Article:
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LC RiverSouth - 8-Story & 10-Story Apartment Buildings at High & Rich

Home Forums General Columbus Discussion Development LC RiverSouth – 8-Story & 10-Story Apartment Buildings at High & Rich

This topic contains 560 replies, has 89 voices, and was last updated by  ohbr 2 years, 6 months ago.

Viewing 15 posts - 1 through 15 (of 561 total)
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  • #94718

    Pro Se
    Participant

    This from the Downtown Commission’s November 27 meeting agenda!

    Case #2 621-12

    Address: 221 & 203 / 213 S High Street
    Applicant: Lifestyle Communities
    Property Owner: Columbus Downtown Development Corporation
    Design Professional: Melica Architecture
    Zoning: DD (Core Sub-District)

    Request CC3359.27(D)3) CC3359.15
    Certificate of Appropriateness for
    The demolition of two buildings, 203 / 213 S High Street & 221 S High Street
    Conceptual review for a seven story building on the northwest corner of High and
    Rich Streets. The building is comprised of
    o Parking under rest of structure accessed by grade change along Rich Street.
    o Street level commercial / retail along High Street.
    o Six stories of apartments above street level.

    #520739

    Pablo
    Participant

    Good news!

    #520740
    Walker Evans
    Walker Evans
    Keymaster

    Pro Se said:
    Design Professional: Melica Architecture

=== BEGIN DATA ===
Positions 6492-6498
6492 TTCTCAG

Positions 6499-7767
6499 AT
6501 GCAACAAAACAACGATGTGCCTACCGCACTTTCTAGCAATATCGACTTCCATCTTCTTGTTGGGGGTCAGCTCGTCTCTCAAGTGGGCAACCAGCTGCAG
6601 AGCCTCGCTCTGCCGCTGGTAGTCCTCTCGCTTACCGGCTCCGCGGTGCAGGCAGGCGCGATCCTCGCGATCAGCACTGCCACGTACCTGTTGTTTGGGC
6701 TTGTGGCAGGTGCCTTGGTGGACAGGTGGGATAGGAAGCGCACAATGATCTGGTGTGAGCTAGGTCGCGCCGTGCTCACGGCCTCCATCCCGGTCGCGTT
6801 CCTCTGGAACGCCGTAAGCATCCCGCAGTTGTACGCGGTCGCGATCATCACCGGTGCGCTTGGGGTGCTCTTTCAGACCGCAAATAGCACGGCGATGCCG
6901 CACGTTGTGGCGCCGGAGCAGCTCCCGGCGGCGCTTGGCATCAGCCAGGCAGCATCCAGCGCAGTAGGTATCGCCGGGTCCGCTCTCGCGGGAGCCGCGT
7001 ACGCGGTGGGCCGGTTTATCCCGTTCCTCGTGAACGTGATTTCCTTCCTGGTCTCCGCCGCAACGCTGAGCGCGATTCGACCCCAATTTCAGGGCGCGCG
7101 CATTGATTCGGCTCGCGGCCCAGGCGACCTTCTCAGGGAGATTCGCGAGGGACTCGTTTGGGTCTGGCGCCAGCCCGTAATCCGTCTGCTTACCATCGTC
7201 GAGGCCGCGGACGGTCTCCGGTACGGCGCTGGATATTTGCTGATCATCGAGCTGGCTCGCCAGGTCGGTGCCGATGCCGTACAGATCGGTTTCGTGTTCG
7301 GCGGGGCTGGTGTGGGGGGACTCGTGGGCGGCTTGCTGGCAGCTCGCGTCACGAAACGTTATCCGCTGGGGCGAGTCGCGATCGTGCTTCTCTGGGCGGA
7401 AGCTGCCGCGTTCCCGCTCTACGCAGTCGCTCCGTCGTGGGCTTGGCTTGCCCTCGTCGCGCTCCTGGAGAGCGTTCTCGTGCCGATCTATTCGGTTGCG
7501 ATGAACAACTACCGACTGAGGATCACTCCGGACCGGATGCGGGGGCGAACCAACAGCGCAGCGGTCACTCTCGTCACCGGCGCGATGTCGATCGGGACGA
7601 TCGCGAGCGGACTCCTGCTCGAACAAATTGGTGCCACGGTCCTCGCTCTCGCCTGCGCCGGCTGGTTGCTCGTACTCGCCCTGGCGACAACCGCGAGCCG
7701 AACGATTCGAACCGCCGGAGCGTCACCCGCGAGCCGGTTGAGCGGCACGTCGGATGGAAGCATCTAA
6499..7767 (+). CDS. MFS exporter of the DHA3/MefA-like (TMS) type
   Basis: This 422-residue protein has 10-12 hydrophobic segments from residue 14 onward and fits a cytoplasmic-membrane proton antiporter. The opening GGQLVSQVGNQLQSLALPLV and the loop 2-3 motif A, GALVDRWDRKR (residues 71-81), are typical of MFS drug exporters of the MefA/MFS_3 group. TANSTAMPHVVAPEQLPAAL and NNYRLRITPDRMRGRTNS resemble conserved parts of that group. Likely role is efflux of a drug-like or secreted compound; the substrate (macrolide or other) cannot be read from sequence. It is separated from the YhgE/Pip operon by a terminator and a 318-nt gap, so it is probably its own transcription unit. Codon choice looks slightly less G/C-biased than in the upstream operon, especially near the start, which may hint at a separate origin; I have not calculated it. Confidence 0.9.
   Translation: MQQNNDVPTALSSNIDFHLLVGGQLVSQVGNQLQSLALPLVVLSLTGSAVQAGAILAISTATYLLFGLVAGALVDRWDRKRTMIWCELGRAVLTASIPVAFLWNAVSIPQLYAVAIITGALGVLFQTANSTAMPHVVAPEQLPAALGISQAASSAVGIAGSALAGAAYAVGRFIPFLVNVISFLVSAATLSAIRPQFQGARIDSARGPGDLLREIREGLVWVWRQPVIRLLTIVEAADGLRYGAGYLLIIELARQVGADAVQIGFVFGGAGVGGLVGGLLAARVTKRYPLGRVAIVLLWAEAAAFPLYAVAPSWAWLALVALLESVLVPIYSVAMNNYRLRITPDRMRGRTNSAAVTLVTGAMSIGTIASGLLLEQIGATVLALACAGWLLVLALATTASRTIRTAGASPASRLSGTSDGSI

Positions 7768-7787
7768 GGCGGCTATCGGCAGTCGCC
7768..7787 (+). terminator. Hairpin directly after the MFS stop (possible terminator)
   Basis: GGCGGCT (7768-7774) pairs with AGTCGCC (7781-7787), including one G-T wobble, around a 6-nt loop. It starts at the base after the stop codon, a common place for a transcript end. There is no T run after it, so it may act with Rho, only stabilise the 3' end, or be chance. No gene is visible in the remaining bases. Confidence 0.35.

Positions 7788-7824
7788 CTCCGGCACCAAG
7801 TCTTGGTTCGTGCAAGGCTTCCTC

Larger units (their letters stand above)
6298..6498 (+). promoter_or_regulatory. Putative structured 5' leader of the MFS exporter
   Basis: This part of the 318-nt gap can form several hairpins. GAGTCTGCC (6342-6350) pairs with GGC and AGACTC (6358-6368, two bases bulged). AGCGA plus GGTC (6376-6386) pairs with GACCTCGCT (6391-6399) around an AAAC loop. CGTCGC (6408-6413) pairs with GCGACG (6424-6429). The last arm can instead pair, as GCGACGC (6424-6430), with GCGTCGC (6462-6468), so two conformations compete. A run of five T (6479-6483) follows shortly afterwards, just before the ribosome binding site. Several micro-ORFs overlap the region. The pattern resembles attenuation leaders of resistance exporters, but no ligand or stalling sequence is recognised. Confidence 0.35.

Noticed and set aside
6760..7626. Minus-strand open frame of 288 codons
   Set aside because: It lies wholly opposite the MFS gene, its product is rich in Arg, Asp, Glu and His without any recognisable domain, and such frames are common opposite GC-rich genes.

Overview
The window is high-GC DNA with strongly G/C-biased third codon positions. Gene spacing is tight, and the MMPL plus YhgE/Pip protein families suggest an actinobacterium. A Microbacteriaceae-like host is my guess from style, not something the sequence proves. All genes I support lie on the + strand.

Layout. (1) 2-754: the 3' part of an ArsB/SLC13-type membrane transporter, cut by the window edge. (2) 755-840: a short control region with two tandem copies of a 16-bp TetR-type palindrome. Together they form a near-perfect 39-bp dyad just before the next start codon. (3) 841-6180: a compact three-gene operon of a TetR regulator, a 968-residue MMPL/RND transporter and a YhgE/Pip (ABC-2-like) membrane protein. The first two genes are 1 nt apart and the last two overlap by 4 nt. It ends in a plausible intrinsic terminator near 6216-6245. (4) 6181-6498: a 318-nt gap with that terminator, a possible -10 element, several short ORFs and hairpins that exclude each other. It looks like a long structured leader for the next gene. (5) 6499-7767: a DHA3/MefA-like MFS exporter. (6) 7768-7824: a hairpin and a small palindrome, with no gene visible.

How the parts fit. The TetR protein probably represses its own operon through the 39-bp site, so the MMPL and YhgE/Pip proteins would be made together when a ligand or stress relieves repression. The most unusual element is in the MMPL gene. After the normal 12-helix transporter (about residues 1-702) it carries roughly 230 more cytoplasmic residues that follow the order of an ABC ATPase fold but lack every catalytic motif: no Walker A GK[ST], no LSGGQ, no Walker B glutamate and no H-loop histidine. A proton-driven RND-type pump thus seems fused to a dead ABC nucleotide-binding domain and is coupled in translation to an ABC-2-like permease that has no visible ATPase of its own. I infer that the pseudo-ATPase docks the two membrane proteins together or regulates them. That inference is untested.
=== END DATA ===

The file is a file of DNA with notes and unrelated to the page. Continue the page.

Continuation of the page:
Typo?

    http://www.meleca.com/

    #520741

    geoyui
    Participant

    isn’t de novo near the northwest corner of high and rich? Good news nonetheless!

    #520742
    Walker Evans
    Walker Evans
    Keymaster

    Pro Se said:
    The demolition of two buildings, 203 / 213 S High Street & 221 S High Street

    Pretty sure that means these two:

    The six story building is the Trautman Building. It was studied in 2007/2008 as an artist live/work community:

    GCAC Releases Artspace Report for Columbus Project

    But in 2008, the tenants in the building were all kicked out:

    Developers kick out tenants of Trautman Building

    #520743
    Walker Evans
    Walker Evans
    Keymaster

    geoyui said:
    isn’t de novo near the northwest corner of high and rich? Good news nonetheless!

    They’re in the two story building just north of these two proposed for demolition and site redevelopment.

    #520744

    futureman
    Participant

    I’ve always loved the more traditional route Meleca does with design. Here’s hoping they are indeed the architect and this project moves forward.

    Being that it’s lifestyle communities gives me hope that it will actually happen in a timely manner.

    And, hurray for keeping ground floor retail!

    #520745

    Pickerington_Kyle
    Participant

    I’d take this any day, but doesn’t the 2010 action plan “suggest” a minimum of 10 or 12 story buildings along High Street?

    #520746
    Walker Evans
    Walker Evans
    Keymaster

    Pickerington_Kyle said:
    I’d take this any day, but doesn’t the 2010 action plan “suggest” a minimum of 10 or 12 story buildings along High Street?

    Yes, but I think the plan was adopted as more of a set of guidelines and not a rulebook.

    Page 85 of the plan places the High Street and Broad Street corridors into “District A” when establishing urban form, which is where this High & Rich project fits in: